The IPI global network today condemned threats against Turkish journalist Faik Akgün and the newspaper Günışığı, based in the central Anatolian city of Elazığ, after the newspaper published a report on the suicide of a university student. IPI calls on Turkish authorities to protect Akgün and the newspaper against any threats targeting journalist safety and the newspaper’s press freedom.

On January 13, Akgün published a news report entitled “He couldn’t stand the religious sect’s pressure, committed suicide” on the suicide of a local university student, Enes Kara, who committed suicide, apparently due to the pressure he faced at his dorm, which is run by a religious sect. Kara had previously sent a video to friends before his death in which he spoke about the pressures he had been facing both from his family and members of the religious sect, whose dorm he was being forced to stay in by his family. The news report was removed from the outlet’s website after both Akgün and the newspaper received threats.

Local media and journalists reported that Akgün had first received threats by members of the sect pressuring him to change the news report’s headline by removing mention of the sect. Later, the newpaper’s administration called Akgün to a meeting and removed him from his position as managing editor, which he had been appointed in October 2021. Gerçek Gündem newspaper reported that Akgün had received numerous threats accusing him of being an “infidel” and a supporter of Turkey’s main opposition party, CHP. In an interview with Gerçek Gündem, Akgün said that he was removed from his position on grounds that “he was not able to show a good performance”, yet noted that he had not been fired from the newspaper.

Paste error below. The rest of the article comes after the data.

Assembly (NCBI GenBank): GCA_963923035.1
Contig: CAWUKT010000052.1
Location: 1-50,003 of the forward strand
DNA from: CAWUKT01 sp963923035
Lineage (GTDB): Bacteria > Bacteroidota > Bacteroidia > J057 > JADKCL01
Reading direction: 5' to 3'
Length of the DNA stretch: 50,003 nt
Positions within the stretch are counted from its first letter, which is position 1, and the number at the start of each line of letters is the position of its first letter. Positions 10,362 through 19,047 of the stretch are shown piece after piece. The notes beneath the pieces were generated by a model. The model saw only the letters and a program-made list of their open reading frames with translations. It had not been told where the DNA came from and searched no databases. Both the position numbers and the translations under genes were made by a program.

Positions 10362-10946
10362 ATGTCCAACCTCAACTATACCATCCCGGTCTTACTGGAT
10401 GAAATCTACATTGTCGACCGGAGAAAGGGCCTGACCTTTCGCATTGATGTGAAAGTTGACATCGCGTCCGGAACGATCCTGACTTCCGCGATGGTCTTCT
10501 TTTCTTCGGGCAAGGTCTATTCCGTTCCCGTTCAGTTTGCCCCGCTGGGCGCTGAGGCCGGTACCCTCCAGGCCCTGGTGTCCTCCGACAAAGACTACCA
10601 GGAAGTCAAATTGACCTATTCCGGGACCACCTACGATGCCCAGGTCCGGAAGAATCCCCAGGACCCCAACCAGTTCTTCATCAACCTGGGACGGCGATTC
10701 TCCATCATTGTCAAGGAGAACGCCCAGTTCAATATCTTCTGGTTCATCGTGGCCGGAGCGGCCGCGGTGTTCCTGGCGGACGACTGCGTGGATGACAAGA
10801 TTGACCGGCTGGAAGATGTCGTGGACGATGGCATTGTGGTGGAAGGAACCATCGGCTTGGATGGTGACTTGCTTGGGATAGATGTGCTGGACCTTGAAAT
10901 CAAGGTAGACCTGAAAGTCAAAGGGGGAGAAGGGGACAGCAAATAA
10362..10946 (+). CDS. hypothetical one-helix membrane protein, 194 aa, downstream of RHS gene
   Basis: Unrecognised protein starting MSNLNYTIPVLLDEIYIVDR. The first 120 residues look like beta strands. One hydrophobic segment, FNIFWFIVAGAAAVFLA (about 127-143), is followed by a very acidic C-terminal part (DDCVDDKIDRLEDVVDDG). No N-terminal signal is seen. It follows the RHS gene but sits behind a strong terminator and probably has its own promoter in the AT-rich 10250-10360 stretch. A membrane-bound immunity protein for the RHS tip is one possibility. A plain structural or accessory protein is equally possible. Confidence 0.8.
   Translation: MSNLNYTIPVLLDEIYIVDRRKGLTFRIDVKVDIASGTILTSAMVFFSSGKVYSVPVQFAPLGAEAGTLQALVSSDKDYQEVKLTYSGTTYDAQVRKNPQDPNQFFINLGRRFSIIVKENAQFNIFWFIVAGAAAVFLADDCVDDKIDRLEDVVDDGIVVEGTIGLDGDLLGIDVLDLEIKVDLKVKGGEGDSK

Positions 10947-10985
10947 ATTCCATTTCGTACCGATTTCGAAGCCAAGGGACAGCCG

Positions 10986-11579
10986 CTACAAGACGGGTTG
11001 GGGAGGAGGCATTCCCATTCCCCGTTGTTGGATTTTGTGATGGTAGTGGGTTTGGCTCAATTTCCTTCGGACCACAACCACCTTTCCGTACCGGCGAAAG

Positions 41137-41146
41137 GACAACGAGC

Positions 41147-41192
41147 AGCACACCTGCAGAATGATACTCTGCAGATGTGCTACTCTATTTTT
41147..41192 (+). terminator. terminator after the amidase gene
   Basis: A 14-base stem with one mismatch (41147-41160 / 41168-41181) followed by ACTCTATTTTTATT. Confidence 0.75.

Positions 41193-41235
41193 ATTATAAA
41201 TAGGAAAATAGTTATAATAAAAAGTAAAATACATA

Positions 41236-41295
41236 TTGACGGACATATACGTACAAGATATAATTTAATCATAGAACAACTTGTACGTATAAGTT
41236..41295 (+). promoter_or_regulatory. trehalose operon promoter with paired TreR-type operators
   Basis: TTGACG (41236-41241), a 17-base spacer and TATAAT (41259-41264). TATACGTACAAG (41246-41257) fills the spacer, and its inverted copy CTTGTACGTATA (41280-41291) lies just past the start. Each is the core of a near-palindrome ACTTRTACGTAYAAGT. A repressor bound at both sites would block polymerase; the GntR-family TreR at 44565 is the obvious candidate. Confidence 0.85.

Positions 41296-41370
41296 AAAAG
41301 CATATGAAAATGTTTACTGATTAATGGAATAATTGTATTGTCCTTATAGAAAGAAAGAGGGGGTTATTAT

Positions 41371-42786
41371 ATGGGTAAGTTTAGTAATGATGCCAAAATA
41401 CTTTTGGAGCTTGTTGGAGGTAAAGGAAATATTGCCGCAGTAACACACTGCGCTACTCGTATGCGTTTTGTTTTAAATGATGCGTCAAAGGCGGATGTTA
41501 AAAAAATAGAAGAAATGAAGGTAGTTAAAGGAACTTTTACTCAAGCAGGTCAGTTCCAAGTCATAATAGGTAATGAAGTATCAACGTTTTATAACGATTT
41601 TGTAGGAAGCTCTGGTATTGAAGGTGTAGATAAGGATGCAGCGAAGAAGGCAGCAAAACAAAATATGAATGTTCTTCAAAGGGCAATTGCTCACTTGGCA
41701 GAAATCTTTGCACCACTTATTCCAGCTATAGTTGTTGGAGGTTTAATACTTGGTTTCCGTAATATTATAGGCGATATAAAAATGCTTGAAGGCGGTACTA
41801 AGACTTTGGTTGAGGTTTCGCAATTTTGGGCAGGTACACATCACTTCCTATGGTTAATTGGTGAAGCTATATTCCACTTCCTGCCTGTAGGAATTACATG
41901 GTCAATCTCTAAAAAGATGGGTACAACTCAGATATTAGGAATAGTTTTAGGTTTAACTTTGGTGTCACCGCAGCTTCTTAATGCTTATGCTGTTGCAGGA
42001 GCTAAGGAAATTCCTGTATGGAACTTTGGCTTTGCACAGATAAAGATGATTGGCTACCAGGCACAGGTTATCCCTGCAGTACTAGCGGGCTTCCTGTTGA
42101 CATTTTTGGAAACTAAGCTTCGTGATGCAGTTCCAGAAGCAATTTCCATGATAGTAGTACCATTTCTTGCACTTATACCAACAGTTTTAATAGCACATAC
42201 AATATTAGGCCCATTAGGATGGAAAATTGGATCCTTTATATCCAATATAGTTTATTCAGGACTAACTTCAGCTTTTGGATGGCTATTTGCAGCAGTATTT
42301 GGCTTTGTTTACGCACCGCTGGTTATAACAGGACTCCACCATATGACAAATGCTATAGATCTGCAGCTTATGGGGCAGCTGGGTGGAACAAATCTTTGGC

On the same day, a local court in Elazığ ruled to block access to related news reports on the suicide published in the news outlets Cumhuriyet, BirGün, Halk TV, Tele 1, soL, and T24 following a complaint by the student’s father. The provincial governor of Elazığ also banned public commemorations, demos, and press releases in the city for 15 days.

“This is a clear example of an effort to force local media into silence through threats and public pressure. Despite the newsworthiness of this incident, state authorities have also abused their position and power to suppress the flow of news and information on a topic that is sensitive to the Turkish government and its allies”, IPI Turkey Programme Coordinator Renan Akyavas said. Turkey’s ruling party AKP was founded on an Islamist ideology and has maintained a highly conservative political discourse with the support of numerous religious communities in Turkey, including – previously – the religious group led by exiled cleric Fethullah Gülen, an alliance broken after the government accused the group of leading the 2016 coup attempt.

“We call on Turkish authorities to ensure journalist safety against any threats and allow media to report freely on events of public relevance. The decision to block access to news reports on this issue is disproportionate and an infringement of press freedom and should be swiftly overturned.”